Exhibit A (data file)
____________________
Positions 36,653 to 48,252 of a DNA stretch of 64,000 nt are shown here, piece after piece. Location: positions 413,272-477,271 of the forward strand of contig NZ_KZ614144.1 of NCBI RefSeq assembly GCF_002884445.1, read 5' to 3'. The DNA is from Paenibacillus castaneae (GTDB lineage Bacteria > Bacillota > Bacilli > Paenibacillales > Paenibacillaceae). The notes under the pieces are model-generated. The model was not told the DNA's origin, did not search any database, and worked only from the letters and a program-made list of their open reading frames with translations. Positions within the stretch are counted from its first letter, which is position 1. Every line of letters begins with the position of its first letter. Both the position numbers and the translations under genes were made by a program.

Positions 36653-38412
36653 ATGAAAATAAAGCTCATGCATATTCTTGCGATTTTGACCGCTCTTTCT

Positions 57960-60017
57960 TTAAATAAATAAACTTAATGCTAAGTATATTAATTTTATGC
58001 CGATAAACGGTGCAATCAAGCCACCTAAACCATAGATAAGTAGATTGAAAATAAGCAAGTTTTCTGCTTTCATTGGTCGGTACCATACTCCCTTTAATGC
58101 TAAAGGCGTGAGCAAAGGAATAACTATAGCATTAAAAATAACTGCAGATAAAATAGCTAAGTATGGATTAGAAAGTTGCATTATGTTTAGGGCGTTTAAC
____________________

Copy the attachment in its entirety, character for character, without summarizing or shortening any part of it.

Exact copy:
Positions 36,653 to 48,252 of a DNA stretch of 64,000 nt are shown here, piece after piece. Location: positions 413,272-477,271 of the forward strand of contig NZ_KZ614144.1 of NCBI RefSeq assembly GCF_002884445.1, read 5' to 3'. The DNA is from Paenibacillus castaneae (GTDB lineage Bacteria > Bacillota > Bacilli > Paenibacillales > Paenibacillaceae). The notes under the pieces are model-generated. The model was not told the DNA's origin, did not search any database, and worked only from the letters and a program-made list of their open reading frames with translations. Positions within the stretch are counted from its first letter, which is position 1. Every line of letters begins with the position of its first letter. Both the position numbers and the translations under genes were made by a program.

Positions 36653-38412
36653 ATGAAAATAAAGCTCATGCATATTCTTGCGATTTTGACCGCTCTTTCT

Positions 57960-60017
57960 TTAAATAAATAAACTTAATGCTAAGTATATTAATTTTATGC
58001 CGATAAACGGTGCAATCAAGCCACCTAAACCATAGATAAGTAGATTGAAAATAAGCAAGTTTTCTGCTTTCATTGGTCGGTACCATACTCCCTTTAATGC
58101 TAAAGGCGTGAGCAAAGGAATAACTATAGCATTAAAAATAACTGCAGATAAAATAGCTAAGTATGGATTAGAAAGTTGCATTATGTTTAGGGCGTTTAAC